Wednesday, December 15, 2010

Fantasia 2000

As much of a classic as the original Fantasia is now considered to be, I have to confess that I find Fantasia 2000 to be superior in virtually every way. There’s more variety to the musical selections, the animation is nicer, the intros to the various numbers are better, it has a shorter running time, and for those that missed it despite the original film being packaged with the sequel, they even included the Sorcerer’s Apprentice from the original in full. Sadly, no Night on Bald Mountain this time, but we play the cards we’re dealt.

Given that these films are vignettes rather than standard narratives, one could actually view this as a continuation of the first film instead of an actual sequel, particularly when one of the hosts mentions that Walt Disney’s initial vision for the original was that it would never be properly finished, but instead would be perpetually re-released with new material replacing some (though not all) of the previous release. Oddly, while I complained yesterday about the overall inconsistent quality of the original film, the quality of this sequel-or-possibly-continuation manages to be much more uniformly good, despite this one having no less than eight different directors, and despite it being less groundbreaking (apparently, to help improve the audience experience, Walt Disney decided to invent surround sound for the original, because that‘s just how he rolled).

Part of that increased quality, it must be said, comes from the improved music, and I’m pretty sure that can be attributed to the use of conductor James Levins and the Chicago Symphony Orchestra doing this film, instead of Leopold Stokowski and the Philadelphia Orchestra, which did the original (aside, of course, from the Sorcerer’s Apprentice segment, which reuses the original film’s score). Another improvement is the decision to use different celebrity narrators to introduce each segment, rather than the lone narrator from the original (Deems Taylor) talking to us as though Disney had never even entertained the thought that anyone that wasn’t a child would be watching his film. While all of the narrators here give it their all, the obvious standouts here are Steve Martin, who cheerfully claims all credit for the orchestra’s musical ability, and Penn & Teller, who inject some much-needed dismemberment into this Disney film.

Once more they leave the opening segment fairly free form visually, giving us geometric shapes vaguely resembling butterflies flitting about to the tune of Beethoven’s Symphony No. 5, but the film quickly rebounds with a deft one-two punch containing Respighi’s Pines of Rome, featuring a family of humpback whales that decide to leave the ocean and go swimming around in the sky with the birds, and (easily the high mark of the film) Gershwin’s Rhapsody in Blue, which was a wild, jazzy piano number set in 1930s New York.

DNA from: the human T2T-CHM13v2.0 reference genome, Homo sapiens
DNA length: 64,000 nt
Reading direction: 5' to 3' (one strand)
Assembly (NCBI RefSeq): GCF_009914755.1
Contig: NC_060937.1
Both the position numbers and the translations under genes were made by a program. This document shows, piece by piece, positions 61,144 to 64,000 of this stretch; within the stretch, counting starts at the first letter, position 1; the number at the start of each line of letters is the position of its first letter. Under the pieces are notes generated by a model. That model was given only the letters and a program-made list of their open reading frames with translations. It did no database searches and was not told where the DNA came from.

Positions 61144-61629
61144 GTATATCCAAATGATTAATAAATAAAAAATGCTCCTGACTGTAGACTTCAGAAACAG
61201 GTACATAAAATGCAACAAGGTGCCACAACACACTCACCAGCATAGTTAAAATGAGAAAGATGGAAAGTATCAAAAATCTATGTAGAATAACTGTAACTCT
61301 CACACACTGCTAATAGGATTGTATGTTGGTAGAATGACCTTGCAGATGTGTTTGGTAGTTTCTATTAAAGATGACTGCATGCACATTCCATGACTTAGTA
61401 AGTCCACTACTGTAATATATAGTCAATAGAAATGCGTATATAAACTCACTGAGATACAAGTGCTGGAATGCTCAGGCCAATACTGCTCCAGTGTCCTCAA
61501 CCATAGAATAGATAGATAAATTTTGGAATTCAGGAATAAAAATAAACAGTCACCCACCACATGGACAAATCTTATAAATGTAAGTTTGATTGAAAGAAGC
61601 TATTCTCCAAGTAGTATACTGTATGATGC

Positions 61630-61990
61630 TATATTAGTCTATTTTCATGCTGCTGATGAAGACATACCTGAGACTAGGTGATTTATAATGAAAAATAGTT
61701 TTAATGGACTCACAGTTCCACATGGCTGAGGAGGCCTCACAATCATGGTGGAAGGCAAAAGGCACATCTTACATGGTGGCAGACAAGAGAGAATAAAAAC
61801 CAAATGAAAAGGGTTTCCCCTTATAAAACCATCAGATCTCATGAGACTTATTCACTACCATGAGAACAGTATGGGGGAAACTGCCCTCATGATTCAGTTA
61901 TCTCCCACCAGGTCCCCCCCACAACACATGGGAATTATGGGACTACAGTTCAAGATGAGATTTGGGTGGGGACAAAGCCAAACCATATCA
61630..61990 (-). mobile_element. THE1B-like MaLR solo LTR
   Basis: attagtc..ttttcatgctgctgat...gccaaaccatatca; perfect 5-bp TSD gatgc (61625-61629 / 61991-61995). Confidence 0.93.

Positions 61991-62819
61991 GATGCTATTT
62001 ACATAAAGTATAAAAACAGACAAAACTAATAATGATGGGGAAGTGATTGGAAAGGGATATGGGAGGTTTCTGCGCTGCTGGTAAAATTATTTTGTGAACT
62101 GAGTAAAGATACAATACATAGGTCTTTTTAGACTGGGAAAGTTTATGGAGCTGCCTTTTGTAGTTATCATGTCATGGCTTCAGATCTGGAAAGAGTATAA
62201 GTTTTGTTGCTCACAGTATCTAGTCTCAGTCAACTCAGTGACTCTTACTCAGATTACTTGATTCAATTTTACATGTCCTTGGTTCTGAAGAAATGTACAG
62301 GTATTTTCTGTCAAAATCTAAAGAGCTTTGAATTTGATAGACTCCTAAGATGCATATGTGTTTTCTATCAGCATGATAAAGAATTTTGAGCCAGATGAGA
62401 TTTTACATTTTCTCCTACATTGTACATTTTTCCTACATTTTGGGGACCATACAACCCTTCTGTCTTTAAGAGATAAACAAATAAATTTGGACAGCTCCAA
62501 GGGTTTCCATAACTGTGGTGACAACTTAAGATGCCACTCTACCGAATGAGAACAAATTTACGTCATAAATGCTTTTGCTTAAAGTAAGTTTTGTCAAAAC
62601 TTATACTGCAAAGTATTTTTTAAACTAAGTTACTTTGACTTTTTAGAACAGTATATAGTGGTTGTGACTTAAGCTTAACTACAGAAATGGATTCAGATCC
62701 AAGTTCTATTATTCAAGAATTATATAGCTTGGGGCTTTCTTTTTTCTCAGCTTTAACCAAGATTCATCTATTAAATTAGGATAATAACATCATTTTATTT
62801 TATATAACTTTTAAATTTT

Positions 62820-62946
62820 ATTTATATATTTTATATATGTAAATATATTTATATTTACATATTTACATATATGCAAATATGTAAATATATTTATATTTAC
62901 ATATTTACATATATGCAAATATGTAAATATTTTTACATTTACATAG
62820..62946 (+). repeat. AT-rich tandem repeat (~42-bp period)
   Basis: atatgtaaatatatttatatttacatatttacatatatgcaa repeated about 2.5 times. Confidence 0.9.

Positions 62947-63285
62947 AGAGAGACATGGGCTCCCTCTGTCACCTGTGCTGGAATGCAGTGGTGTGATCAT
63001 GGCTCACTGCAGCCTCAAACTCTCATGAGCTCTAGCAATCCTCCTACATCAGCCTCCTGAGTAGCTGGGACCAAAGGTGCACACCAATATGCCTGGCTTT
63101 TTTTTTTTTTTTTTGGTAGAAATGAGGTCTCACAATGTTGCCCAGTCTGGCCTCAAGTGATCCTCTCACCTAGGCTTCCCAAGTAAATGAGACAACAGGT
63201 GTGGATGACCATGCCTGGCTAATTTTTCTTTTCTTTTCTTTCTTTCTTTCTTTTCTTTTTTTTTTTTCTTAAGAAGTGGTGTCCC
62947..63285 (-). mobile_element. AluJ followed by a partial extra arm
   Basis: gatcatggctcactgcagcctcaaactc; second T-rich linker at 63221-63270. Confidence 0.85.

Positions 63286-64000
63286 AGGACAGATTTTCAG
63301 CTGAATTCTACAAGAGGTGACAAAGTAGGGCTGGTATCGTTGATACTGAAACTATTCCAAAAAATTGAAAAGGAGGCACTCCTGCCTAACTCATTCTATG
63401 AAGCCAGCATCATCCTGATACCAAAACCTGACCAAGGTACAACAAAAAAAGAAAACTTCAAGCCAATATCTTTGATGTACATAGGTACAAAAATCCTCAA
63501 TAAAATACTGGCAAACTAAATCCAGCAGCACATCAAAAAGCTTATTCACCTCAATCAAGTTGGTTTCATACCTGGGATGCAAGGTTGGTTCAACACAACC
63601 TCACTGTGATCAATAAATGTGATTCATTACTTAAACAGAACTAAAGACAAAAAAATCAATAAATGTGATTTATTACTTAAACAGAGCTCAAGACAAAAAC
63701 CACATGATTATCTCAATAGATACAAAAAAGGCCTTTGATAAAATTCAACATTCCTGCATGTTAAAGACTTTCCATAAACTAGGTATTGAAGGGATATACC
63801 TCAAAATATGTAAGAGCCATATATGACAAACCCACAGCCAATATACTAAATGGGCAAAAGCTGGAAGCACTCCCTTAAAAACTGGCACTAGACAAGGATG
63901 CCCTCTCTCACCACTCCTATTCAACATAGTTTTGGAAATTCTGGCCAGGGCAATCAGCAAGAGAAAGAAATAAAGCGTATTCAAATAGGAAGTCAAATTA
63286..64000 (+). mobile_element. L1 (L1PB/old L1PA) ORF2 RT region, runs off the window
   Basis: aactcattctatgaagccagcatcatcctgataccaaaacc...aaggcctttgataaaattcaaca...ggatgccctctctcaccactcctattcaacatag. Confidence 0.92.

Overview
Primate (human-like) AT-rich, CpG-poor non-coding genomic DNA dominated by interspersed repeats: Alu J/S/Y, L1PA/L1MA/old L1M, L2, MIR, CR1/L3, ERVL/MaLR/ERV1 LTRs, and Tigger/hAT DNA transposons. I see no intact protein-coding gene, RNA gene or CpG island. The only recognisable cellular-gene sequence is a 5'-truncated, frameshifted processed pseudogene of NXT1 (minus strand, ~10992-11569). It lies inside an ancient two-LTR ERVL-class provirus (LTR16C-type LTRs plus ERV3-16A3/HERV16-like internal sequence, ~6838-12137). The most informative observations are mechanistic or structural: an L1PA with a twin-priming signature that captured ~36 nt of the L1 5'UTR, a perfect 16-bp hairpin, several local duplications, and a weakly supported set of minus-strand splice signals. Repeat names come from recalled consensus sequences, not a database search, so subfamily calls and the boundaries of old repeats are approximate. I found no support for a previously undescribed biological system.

The other two big highlights are the all too brief Camille Saint-Saens’ Carnival of the Animals bit, where a flamingo is totally hated on by his brethren for playing around with a yo-yo, and the closer, which gives us part of Stravinsky’s Firebird Suite while showing us the trials of a wood sprite as she is attacked by the deadly Firebird as it exits a nearby volcano and lays waste to her forest. The Fantasia series is now batting 1.000 for closing the film out with their darkest number, a trend I am eager to see with Fantasia 2060. Because I plan on still being alive at age 80--err, at age 30 Again. Yes.

I think the 74 minute running time really helped this film, as it ensured that there wouldn’t be any of the padding that riddled the original. While I think that may have hurt the film somewhat at the box office (it made $60 million, not quite making back the $80 million production cost -- I guess these films are still ahead of their time), I doubt the film would have worked nearly as well if it had had the two hour running time its predecessor had. That said though, if they make these more of a regular event (and there is no reason at all to believe that, unfortunately -- I would personally love for this to become one of Disney’s key franchises), I certainly would like to see how they would manage doing a Fantasia based entirely around one long concerto or symphony, or perhaps two mid-length ones. This series, if not quite done perfectly (sorry Disney, but to me the perfect blend of animation and classical music pretty much always involves the likes of Bugs Bunny or Daffy Duck), is still a rather noble and brilliant use of the art form, and as much of a latecomer to these films as I am, I would love to see them continue further. Come on Disney, you make enough of a profit off of your other ventures, you can afford to lose money on one of these every decade, right?

Rating: *** ½

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